The more they are worn, and the more patients actlike there’s nothing on their teeth, the more quickly they will adapt to the aligners.
How do I clean the aligners?
Aligners should be cleaned with a clean toothbrush and water. Toothpaste is not advised, because the abrasives in the toothpaste can causes scratches in the aligner that will make it less clear, and allow pockets for bacteria to pool up.
Soaking aligners in water with a retainer tablet can also work, but with proper care, and changing aligners every week or two, they are usually not required. These can be found in the toothbrush aisles of most pharmacies. Keep in mind that retainer tablets are different from denture tablets.
Some offices will also provide you with an ultrasonic cleaner, to help keep the aligners even more clean.
Can I eat, drink or smoke with aligners in? It isn’t advisable to eat, drink, or smoke with aligners in. The idea is that food can get caught in between the aligners and the teeth, causing an environment where cavities can form easily. With smoking, from a health perspective, this may be a way to help cut down on the number of cigarettes, since aligners need to be removed each time. Basically, other than regular water, the aligners need to be removed before consuming anything, the teeth should be cleaned up nicely, and then aligners replaced.
Am I too old for Invisalign?
Age is not the most important factor for orthodontic treatment. The most important factor is the health and condition of the teeth, gums, and supporting bone. If any of these are an issue, you may need to visit a dentist or gum specialist (periodontist) before Invisalign treatment begins. MCO Orthodontics has treated patients well into their 80s using Invisalign, so age is just a number!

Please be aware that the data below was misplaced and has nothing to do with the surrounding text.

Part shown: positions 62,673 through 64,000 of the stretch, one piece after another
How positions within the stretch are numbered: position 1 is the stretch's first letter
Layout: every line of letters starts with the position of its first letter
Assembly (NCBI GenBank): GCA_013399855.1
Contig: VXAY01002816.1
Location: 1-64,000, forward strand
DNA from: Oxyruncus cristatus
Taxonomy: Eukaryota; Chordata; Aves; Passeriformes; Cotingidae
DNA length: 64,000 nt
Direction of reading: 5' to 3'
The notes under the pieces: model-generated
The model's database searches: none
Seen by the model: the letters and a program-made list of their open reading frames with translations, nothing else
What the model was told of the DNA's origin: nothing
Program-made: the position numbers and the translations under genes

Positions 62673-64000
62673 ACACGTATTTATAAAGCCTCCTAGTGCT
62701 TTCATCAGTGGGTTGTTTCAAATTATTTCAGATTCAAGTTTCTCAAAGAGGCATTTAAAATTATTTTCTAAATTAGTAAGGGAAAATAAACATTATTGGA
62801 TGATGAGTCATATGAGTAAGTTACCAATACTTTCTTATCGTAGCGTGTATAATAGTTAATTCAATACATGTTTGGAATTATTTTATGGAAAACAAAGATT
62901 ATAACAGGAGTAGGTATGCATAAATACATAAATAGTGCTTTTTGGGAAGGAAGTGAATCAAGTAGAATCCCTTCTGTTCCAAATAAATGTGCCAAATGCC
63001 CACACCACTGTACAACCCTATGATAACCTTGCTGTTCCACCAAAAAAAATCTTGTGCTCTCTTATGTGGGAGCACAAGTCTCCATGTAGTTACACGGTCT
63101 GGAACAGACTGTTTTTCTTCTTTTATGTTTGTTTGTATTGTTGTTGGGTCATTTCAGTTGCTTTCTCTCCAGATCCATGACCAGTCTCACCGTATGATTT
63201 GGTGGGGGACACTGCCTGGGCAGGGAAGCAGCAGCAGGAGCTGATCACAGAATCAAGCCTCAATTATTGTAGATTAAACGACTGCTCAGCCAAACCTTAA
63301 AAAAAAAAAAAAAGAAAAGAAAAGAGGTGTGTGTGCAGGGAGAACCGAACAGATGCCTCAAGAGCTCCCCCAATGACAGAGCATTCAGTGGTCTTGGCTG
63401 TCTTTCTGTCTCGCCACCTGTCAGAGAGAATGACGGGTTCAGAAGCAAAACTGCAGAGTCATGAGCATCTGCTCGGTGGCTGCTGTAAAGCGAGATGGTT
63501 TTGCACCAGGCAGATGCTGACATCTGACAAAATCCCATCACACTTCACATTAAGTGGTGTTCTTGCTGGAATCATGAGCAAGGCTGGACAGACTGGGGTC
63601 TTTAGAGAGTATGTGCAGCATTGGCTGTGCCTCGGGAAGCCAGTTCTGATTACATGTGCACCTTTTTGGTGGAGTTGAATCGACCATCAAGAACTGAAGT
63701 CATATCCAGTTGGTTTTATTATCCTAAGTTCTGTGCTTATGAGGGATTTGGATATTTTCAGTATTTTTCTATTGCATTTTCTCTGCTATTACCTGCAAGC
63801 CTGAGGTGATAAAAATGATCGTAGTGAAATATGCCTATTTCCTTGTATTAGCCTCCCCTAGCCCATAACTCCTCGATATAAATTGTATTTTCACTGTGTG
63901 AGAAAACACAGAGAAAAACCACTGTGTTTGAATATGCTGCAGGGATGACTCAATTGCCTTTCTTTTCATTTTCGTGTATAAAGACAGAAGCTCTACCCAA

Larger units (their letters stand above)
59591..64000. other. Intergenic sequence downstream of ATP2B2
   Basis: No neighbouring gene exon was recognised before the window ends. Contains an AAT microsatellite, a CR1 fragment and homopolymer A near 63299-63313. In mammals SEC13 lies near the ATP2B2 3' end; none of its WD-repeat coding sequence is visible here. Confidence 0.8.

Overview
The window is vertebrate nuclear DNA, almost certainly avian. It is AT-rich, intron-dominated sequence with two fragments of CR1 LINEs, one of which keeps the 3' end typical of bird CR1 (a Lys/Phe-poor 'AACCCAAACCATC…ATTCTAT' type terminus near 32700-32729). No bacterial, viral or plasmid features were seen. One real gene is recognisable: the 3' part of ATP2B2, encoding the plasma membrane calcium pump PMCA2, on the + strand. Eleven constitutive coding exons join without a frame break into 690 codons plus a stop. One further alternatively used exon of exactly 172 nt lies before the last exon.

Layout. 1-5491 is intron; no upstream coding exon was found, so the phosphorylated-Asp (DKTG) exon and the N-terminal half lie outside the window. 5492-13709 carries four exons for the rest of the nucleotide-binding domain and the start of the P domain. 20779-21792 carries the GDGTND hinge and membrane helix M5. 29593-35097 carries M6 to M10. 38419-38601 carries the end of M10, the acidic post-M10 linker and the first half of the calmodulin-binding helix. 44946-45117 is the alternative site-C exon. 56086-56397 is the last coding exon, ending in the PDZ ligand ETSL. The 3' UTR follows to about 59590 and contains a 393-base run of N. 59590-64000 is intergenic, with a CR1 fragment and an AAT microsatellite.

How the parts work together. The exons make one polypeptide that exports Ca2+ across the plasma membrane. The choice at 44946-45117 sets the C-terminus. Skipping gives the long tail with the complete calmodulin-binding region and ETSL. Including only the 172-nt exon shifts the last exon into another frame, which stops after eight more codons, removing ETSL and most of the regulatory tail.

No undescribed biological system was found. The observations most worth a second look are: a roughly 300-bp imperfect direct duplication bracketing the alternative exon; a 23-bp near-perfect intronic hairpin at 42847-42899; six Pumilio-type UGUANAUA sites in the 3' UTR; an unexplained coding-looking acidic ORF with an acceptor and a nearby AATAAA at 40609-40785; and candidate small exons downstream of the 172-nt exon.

Do I need retainers after my treatment?
With any orthodontic treatment, the teeth have a tendency to want to move. As we age, our bodies never tend to get better, they always tend to get worse. Using retainers is a way to minimize the movement of the teeth. Generally, retainers are recommended full time for a specific time period, followed by nightly wear on an indefinite basis.
There are a number of different retainer options. Most Invisalign patients opt for clear retainers that are slightly thicker, but similar in fit to the Invisalign trays.
Do I still need to visit my dentist during Invisalign treatment?
Invisalign treatment is orthodontic treatment. During these visits, cleanings and examination of the teeth for cavities is generally not performed. It is important to continue regular visits with your dentist even during orthodontic treatment.